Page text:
A new video survey method of microtopographic laser scanning (MiLS) to measure small-scale seafloor bottom roughness
Limnol. Oceanogr. Methods 10:899-909 (2012) | DOI: 10.4319/lom.2012.10.899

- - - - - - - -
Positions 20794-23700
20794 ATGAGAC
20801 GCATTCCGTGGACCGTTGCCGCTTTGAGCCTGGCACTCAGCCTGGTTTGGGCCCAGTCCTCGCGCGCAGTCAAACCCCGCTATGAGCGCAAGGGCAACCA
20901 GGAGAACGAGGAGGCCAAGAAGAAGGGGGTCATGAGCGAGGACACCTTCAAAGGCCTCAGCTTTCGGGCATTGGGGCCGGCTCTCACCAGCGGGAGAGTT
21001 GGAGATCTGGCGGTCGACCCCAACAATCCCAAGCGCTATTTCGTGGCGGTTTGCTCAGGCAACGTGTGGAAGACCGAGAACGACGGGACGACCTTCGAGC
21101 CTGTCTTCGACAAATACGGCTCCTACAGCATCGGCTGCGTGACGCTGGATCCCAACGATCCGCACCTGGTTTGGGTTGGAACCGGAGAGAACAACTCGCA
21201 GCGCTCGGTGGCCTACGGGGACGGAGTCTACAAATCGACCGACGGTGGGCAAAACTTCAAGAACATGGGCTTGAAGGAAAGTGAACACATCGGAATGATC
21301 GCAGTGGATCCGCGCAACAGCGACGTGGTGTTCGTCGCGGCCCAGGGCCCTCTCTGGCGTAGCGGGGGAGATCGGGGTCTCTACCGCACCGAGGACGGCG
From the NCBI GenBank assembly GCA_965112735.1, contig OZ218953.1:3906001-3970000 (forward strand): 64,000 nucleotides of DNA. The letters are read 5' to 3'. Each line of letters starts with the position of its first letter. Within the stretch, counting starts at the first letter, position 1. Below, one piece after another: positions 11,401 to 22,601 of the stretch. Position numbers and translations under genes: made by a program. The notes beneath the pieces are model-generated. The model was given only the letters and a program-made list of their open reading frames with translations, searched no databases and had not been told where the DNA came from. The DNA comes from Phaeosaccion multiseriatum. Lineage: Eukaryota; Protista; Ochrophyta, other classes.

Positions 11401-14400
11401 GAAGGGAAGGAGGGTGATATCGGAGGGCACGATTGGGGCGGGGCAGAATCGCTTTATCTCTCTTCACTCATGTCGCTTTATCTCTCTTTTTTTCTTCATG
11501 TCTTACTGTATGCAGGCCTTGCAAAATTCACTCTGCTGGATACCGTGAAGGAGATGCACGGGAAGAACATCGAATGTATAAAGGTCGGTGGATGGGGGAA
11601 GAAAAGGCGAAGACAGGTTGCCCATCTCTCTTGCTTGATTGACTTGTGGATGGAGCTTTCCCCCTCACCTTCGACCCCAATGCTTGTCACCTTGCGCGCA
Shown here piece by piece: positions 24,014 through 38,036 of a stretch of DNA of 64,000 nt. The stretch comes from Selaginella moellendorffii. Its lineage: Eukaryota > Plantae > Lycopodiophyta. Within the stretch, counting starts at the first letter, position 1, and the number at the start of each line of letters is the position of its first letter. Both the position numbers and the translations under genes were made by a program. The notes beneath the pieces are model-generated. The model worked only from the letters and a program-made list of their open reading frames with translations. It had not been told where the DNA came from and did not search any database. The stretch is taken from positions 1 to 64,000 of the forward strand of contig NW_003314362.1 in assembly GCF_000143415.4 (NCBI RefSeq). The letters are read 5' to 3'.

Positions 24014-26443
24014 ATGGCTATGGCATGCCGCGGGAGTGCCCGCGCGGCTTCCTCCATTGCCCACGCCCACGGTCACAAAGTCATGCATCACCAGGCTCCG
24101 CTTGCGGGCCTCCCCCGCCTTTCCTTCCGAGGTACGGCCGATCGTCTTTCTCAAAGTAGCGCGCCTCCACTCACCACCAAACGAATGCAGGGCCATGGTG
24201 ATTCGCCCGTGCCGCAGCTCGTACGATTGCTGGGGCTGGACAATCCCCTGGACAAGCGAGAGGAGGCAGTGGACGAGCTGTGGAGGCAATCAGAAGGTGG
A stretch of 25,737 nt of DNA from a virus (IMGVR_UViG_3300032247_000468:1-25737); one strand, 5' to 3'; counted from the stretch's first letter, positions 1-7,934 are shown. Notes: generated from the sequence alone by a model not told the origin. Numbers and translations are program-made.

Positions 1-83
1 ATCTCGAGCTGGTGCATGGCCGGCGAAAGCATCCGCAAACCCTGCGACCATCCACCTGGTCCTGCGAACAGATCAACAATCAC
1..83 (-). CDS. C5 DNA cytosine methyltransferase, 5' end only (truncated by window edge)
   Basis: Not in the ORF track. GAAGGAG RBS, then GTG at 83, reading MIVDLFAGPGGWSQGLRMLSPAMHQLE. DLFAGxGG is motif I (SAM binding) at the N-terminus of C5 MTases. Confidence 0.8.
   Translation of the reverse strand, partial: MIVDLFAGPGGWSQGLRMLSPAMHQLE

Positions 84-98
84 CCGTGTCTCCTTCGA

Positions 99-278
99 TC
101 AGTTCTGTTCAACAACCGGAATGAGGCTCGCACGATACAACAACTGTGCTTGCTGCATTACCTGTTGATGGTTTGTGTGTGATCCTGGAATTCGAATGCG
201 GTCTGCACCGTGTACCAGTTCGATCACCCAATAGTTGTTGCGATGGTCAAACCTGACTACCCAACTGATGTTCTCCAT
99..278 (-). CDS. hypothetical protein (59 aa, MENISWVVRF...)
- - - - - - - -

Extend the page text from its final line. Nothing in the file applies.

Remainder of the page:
ABSTRACT: A novel video survey method measures small-scale seafloor bottom roughness in fragile and deep-sea habitats called microtopographic laser scanning (MiLS). Using a controlled submersible platform, an attached downward-facing video camera with a single optical laser can return imagery to detail the bottom profile at a resolution of ~1-2 cm. The method compares the position of the underlying substratum and laser dot between successive video frames to determine distance traveled in the forward direction and substratum height. The video imagery is processed using photogrammetry to calculate small-scale topography (horizontal and vertical axes). MiLS is adaptable for most aquatic habitats as it can be executed using any platform that can move forward with a constant slope over the desired transect. Traditional techniques of measuring small-scale roughness are largely restricted to easily accessible habitats and often yield measurements that are relative and not comparable among different habitats and studies. Quantifying roughness in ways that permit comparisons is critical to understanding effects of bottom roughness and would benefit many fields of aquatic science. With its versatility, ability to access remote locations and output of quantified measurements, MiLS has the potential to fill this need. It is also likely this method will be useful in subaerial habitats such as wetlands. Here, we describe the MiLS equipment, theory, and method in detail, and then demonstrate its application in a lab trial and in a field study in a deep-sea (≤450 m depth) sponge and coral habitat where its high resolution, accuracy, and precision is made evident.